How often should I test water for Legionella?
It depends on the system that you have and the outcome of your risk assessment. For open systems, such as cooling towers, evaporative condensers and spa pools etc, routine testing should be carried out at least quarterly. However, there may be circumstances were more frequent sampling may be required.
For hot and cold water systems, which are generally enclosed, i.e. not open to the elements and significant contamination in the same way as cooling towers, microbiological monitoring is not usually required. But there may be circumstances where testing for legionella is necessary eg where there is doubt about the efficacy of the control regime or where recommended temperatures or disinfection concentrations are not being consistently achieved . Further guidance is available in HSG274 Part 2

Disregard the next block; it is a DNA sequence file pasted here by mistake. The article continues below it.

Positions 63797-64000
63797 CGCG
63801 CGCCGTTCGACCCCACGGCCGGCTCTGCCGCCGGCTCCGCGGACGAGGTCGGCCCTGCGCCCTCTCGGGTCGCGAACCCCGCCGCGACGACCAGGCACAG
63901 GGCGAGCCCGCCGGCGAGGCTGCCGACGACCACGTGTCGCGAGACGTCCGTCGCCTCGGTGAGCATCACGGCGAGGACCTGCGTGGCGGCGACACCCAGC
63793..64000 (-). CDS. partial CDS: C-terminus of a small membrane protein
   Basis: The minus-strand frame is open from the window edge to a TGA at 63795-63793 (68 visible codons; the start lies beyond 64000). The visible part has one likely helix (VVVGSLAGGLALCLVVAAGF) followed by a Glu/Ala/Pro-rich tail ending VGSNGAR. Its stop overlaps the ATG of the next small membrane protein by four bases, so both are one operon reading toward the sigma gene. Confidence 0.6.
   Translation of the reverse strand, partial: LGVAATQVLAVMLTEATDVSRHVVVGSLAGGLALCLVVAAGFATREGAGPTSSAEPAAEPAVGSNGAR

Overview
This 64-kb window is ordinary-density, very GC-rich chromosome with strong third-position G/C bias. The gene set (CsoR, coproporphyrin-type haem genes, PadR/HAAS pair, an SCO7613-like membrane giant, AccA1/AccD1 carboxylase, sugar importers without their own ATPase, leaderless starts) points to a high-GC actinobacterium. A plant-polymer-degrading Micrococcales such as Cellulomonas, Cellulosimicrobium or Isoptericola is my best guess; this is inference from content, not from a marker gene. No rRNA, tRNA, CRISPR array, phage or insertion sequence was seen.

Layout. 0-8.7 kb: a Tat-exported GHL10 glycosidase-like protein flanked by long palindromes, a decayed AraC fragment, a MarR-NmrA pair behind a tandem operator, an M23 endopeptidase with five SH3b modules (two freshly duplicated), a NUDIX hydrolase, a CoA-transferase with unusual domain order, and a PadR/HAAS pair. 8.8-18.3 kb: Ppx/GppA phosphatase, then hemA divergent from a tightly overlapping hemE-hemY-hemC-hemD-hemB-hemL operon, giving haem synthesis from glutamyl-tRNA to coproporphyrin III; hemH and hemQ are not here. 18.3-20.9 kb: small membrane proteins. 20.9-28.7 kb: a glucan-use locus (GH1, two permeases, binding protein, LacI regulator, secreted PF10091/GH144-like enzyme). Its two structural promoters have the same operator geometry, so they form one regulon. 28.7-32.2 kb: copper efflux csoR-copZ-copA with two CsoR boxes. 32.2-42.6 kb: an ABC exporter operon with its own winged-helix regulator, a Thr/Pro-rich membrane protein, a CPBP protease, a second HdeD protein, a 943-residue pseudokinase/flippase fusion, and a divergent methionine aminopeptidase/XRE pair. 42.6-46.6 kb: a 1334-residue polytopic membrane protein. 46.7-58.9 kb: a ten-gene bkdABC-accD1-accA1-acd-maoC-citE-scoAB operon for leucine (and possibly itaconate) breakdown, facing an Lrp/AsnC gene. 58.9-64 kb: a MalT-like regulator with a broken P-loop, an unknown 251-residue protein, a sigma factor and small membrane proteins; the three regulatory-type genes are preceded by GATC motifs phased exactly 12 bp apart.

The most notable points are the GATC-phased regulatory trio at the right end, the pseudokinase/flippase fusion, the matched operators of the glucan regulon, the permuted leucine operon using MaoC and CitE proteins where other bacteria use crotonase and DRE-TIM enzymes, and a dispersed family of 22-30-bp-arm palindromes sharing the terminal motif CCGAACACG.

How do I interpret legionella test results?
Consider what the results mean in the context of your water system. Your subsequent specific actions will depend on your risk assessment. Further information about what action to take when certain levels of legionella are identified can be found in HSG274 Part 1 (paras 1.114 – 1.129 and table 1.10) for evaporative cooling systems; and HSG274 Part 2 (paras 2.119 – 2.125 and table 2.2) for hot and cold water systems.
Current HSE position on quantitative polymerase chain reaction (qPCR) in the management of legionella risks
HSG274 and HSG282 recommend routine legionella sampling be undertaken as part of the checks on the effectiveness of control regimes in cooling towers, evaporative condensers and spa pools, as well as in some hot and cold water systems and other risk systems.
However, legionella culture methods do have certain acknowledged disadvantages including: